| Material Information
||Cercospora leaf spot
||Plant Pathology Fact Sheet PP-57
||Elliot, Monica L.
Simone, Gary W.
||University of Florida -- Ft. Lauderdale Research and Education Center -- Department of Plant Pathology -- Institute of Food and Agricultural Sciences
||Department of Plant Pathology, Institute of Food and Agricultural Sciences, University of Florida
||North America -- United States of America -- Florida
||Digitized with funding from the Digital Library of the Caribbean grant awarded by TICFIA.
Plant Pathology Fact Sheet
Cercospora Leaf Spot
Monica L Elliott, Associate Professor, Ft. Lauderdale Research and Education
Center, University of Florida, 3205 College Ave, Ft. Lauderdale, Fl 33314 and
Gary W. Simone, Professor Emeritus, Plant Pathology Department, University of
Florida, Gainesville, Florida 32611. April 2001
Florida Cooperative Extension Service/ Institute of Food and Agricultural Sciences/ University of Florida/ Christine Waddill, Dean
This disease is observed between late
spring and the summer seasons, especially
during periods of frequent rainfall. Areas of
St. Augustinegrass that are under cultural or
environmental stresses are more susceptible to
disease development. Areas of turf under low
fertility or sub-optimal light conditions seem
to develop this disease.
Initial symptoms are narrow, dark
brown leaf spots that enlarge over time into
oblong to irregularly shaped lesions with dark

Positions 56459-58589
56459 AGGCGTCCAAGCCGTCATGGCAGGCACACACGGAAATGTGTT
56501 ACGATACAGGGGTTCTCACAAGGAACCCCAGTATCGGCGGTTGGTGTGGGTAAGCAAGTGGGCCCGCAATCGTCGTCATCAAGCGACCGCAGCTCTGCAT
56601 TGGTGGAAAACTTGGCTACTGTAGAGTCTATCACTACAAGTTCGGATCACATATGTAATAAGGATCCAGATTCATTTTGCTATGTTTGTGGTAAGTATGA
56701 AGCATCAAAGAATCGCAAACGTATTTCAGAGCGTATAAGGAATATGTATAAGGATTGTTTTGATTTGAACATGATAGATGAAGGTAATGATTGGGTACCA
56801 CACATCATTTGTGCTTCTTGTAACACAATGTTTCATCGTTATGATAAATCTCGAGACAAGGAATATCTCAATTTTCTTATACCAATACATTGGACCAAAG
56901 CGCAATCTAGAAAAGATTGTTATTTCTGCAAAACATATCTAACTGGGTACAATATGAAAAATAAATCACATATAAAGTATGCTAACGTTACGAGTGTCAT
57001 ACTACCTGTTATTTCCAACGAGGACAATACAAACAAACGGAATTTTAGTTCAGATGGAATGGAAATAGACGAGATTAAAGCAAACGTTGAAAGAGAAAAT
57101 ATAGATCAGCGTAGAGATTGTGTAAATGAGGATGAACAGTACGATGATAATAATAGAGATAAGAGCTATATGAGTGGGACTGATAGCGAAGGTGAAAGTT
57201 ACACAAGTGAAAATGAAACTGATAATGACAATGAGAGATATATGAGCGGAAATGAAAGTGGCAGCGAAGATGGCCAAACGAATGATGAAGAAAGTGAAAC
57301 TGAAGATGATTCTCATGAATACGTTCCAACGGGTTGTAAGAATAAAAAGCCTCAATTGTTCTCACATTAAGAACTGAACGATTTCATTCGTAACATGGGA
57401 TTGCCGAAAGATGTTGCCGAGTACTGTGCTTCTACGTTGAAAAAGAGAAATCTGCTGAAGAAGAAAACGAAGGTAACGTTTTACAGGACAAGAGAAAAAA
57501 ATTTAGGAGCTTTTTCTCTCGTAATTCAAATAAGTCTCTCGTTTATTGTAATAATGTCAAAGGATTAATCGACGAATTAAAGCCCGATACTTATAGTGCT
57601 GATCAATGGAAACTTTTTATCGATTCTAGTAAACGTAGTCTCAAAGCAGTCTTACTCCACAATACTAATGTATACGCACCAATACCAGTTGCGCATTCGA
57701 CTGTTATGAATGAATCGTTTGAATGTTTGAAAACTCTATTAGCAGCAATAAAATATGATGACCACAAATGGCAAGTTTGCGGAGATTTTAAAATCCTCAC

tan centers and dark brown to purple margins
(Figure 1). Under humid conditions, the abun-
dant sporulation of the pathogen in the lesion
centers may confer a whitish sheen to the spots.
Numerous spots on multiple leaves can
cause extensive yellowing and withering of the
canopy. This disease is very similar in pattern
on the lawn and symptoms to that of gray leaf
spot, but management is very different.
Prevent the disease by fertilizing ad-
equately, using slow-release nitrogen sources
balanced with potassium, preferably a slow-
release potassium form. Examine the irrigation
cycle for timing, frequency and amount. Time
irrigation so as not to extend the dew period
(between 2 and 8 AM). Water only when the
turf exhibits moisture stress. Avoid daily, fre-
quent irrigation cycles that promote foliar dis-
If Cercospora leaf spot is already
present, the disease can be managed with the
application of quick release nitrogen in a fertil-
izer blend balanced with potassium (N:K ratio
of 1:1). Apply 12 pound N per 1000 square feet
utilizing an ammonium nitrate, ammonium
sulfate or quick release urea formulation.
Where this disease is persistent, choice
of St. Augustinegrass cultivars derived from
'bitter blue' types offer more resistance to this
chlorothalonil, mancozeb, myclobutanil,
thiophanate methyl, or triadimefon.
Mancozeb can be applied to a residential
lawn only by a professional pesticide applica-
tor. Chlorothalonil cannot be applied to a
residential lawn, but it can be applied to
turfgrass in a business or industrial land-
Referto "Turfgrass Disease Management" PPP-
64 for explanations of chemical and cultural
Figure 1. Cercospora Leaf Spot symptoms on